The Competition and Market Authority (CMA) confirmed on 21 December 2017 that it will be continuing its investigation into a suspected anti-competitive arrangement or cartel in the UK roofing materials sector.
The CMA started preliminary investigations on 11 July 2017 when it published its decision to open the case and issued information requests to the businesses involved. The CMA also began conducting interviews, and visiting and searching premises to obtain information. Since then the CMA has analysed the evidence and decided to continue with the case.
The next stage is to decide if there is enough evidence of a breach of the Competition Act 1998. The law bans agreements and behaviour that prevents, restricts or distorts competition or is an abuse of a dominant market position.
Many contractors are experiencing problems with supply of pitched roofing materials, especially large format concrete roof tiles and long delivery times are widespread. Contractors report lead times on concrete tile orders of between 6 weeks to 4-6 months, with an average wait of 16 weeks. Some roofing companies have also reported deliveries of concrete tiles that are green (under cured) with up to 15% breakages.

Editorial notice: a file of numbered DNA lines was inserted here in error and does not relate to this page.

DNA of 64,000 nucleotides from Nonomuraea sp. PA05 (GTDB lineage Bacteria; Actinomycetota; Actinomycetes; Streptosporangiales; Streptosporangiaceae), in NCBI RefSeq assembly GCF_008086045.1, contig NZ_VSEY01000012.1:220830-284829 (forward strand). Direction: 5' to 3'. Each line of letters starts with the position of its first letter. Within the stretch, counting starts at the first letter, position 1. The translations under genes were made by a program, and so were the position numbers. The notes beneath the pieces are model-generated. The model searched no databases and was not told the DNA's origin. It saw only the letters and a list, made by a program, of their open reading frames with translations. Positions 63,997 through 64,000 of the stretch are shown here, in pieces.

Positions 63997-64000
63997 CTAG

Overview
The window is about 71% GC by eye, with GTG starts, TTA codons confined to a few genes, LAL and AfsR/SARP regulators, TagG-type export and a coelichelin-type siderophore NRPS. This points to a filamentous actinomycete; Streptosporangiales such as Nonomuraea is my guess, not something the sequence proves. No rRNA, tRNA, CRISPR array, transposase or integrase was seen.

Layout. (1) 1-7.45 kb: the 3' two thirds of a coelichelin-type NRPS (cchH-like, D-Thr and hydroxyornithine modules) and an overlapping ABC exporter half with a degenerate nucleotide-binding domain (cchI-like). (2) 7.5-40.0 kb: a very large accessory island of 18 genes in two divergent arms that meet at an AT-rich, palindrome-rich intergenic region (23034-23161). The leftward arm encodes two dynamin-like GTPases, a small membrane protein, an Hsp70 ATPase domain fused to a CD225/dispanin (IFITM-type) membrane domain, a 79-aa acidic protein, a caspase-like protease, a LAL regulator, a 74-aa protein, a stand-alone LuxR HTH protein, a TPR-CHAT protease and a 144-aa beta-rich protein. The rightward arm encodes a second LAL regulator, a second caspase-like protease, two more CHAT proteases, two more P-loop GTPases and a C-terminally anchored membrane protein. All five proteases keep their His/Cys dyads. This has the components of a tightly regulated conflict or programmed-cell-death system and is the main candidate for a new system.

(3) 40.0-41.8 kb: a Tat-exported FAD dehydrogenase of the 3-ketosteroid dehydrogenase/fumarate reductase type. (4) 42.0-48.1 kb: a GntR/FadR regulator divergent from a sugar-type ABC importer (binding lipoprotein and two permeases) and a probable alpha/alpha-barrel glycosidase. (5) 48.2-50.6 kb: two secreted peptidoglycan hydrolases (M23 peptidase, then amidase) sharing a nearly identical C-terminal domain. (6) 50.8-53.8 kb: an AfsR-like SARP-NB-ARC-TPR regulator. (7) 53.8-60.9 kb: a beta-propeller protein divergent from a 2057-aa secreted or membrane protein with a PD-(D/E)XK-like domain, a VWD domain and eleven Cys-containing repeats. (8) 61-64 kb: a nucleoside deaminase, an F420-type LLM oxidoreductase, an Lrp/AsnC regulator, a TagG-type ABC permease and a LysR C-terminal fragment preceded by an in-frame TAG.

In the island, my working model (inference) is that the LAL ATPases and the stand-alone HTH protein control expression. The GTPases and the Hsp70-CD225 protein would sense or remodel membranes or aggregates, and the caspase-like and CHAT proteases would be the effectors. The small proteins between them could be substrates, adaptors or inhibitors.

Investigations by the CMA can be as a result of complaints to its Cartel Hotline (usually from other businesses adversely affected), information from industry whistle blowers, or they can be a consequence of the CMA’s own research and market intelligence.
If a business is found to have been part of a cartel the CMA can impose a fine up to any amount.
Businesses that have formed a cartel can apply for immunity from prosecution in exchange for disclosing information about the cartel. Employees and directors can also apply.
Cartels usually involve a mixture of price fixing where businesses agree with competitors to fix their prices, and limiting production to drive demand and ensure higher prices are maintained. Other typical anti-competitive behaviours are agreements to share sources of supply, markets or customers, or agreements to fix prices vertically between producers and distributors.
Since 2002 there have 9 investigations by the CMA involving the roofing sector. Five cases were for anti-competitive practices which include cartels. Other cases involved collusive tendering, bid-rigging and mergers.